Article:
In both the cases, penalty proceedings were initiated without mentioning in the notice that Explanation 1 to section 271(1)(c) was being resorted to. The assessee objected the application of Explanation 1 at a subsequent stage. When the controversy came up before the Bombay High Court by way of a reference, the Court, concurring with the Tribunal, held that in the absence of any intimation of penalty proceedings under the Explanation 1 to section 271(1)(c), levy of penalty under the Explanation was not sustainable.
To clarify its finding, the Court, stressed that the Explanation cannot in any manner be said to be merely an elucidation of what was already contained in section 271(1)(c); instead, the Explanation makes a considerable difference to what was contained in section 271(1)(c).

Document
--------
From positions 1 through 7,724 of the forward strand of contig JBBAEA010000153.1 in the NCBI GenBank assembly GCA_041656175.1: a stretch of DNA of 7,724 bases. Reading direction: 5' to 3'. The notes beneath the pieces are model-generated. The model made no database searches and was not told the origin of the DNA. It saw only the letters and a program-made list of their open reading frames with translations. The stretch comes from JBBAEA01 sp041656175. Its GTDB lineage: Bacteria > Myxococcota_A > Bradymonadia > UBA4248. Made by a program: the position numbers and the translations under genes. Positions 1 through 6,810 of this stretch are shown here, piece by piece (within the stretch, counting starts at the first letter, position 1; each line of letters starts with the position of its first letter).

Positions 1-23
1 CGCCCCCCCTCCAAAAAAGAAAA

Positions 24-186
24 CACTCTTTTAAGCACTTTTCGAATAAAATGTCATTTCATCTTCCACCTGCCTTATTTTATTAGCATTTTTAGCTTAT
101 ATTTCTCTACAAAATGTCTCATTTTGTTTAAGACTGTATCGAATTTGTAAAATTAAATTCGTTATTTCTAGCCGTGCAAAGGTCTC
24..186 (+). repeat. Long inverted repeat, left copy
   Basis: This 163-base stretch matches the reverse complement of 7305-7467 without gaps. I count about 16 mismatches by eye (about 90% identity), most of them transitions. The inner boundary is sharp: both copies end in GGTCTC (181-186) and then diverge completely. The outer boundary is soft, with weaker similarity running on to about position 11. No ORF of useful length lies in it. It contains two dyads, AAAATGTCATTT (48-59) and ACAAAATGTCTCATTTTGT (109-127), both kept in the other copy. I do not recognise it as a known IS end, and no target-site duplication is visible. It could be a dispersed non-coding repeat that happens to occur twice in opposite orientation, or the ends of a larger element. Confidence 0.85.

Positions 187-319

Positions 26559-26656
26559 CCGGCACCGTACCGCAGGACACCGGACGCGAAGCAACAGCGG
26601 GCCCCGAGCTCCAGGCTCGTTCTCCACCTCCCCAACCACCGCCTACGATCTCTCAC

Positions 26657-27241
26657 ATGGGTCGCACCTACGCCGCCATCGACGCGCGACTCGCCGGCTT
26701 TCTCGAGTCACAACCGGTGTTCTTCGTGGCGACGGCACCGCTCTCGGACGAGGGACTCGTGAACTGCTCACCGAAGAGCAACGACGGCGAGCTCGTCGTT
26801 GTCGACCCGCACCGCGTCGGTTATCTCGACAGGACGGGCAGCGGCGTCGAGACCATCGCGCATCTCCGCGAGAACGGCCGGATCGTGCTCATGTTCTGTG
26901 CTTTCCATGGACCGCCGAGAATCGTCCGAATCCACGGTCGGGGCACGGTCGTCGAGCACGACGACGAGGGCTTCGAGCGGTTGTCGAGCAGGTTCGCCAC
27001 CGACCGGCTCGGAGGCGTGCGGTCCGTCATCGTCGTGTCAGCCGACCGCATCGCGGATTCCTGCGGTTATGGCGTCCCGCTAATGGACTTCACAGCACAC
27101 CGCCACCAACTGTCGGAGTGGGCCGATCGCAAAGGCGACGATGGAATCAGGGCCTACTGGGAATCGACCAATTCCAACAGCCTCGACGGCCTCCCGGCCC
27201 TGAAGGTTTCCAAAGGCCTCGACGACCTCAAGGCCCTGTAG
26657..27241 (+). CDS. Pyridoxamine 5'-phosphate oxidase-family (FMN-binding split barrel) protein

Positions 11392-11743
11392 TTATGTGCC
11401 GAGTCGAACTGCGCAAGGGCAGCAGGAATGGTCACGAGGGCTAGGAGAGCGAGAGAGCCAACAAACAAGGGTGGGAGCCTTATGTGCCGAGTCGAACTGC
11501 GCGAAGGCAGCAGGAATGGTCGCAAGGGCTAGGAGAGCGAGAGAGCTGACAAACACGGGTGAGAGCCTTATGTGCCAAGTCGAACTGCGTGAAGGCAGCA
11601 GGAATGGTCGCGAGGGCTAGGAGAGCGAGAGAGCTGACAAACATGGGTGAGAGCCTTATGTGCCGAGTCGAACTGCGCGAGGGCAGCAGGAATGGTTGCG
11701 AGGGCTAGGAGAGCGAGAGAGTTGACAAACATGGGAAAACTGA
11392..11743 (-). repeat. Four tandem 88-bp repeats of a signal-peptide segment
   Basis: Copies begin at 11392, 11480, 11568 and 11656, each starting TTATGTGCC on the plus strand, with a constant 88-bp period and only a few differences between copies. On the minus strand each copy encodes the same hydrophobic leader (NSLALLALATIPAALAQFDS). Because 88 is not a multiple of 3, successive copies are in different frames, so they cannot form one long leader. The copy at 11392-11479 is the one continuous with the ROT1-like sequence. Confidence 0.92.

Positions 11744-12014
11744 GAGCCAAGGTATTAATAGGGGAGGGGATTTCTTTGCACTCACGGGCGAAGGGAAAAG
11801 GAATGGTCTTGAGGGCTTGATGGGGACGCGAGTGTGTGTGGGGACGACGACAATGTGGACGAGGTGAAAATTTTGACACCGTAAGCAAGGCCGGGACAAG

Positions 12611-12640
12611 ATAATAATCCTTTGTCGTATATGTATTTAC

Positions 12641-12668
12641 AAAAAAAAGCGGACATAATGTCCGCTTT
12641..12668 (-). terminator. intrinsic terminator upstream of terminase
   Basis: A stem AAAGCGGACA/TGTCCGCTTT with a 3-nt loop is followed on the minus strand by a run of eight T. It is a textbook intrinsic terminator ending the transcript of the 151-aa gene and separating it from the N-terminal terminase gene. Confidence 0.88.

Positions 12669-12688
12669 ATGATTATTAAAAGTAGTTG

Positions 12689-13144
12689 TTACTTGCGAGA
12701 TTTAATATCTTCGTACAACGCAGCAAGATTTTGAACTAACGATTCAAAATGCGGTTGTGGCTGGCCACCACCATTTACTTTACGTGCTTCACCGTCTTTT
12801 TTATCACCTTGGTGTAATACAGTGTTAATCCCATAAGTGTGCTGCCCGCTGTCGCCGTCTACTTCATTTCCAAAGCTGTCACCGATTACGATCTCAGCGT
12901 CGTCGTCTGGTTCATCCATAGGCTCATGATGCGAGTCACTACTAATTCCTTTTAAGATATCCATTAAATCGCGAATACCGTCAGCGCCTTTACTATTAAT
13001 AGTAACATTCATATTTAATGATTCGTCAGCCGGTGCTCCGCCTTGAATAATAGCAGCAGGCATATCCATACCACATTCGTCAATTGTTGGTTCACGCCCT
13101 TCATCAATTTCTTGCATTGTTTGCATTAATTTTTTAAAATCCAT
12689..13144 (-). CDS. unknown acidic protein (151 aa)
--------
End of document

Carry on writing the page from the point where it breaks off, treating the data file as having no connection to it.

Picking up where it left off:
3. UNSATISFACTORY EXPLANATION WOULD NOT ATTRACT PENALTY
In the case of Roshan Lal Madan (supra), the Chandigarh Bench of the Appellate Tribunal came out with a very peculiar construction of clause (A) to Explanation 1, which, in effect, renders the whole statutory exercise in this respect as quite futile.
It was virtually pointed out that "The words used in clause (A) of the Explanation 1 "found to be false" expressly imports the element of deceitful intent. The word "false" in its juristic sense implies something more than a mere untruth. Untruth is simply a statement which is not true and may have been uttered without intention to deceive and through ignorance. However, falsehood necessarily denotes the violation of truth for the purposes of deceit. Merely because the explanation furnished by the assessee is considered not satisfactory or unreasonable would not ipso facto justify the invocation of clause (A) to levy penalty under section 271(1)(c)".
The Tribunal, accordingly, came to the conclusion that an unsatisfactorily explained investment would result into the addition of the impugned amount as income from undisclosed sources under section 69 but would not justify the levy of penalty under section 271(1)(c), Explanation 1(A).
4. SPECIFIC INVOCATION OF EXPLANATION NOT REQUIRED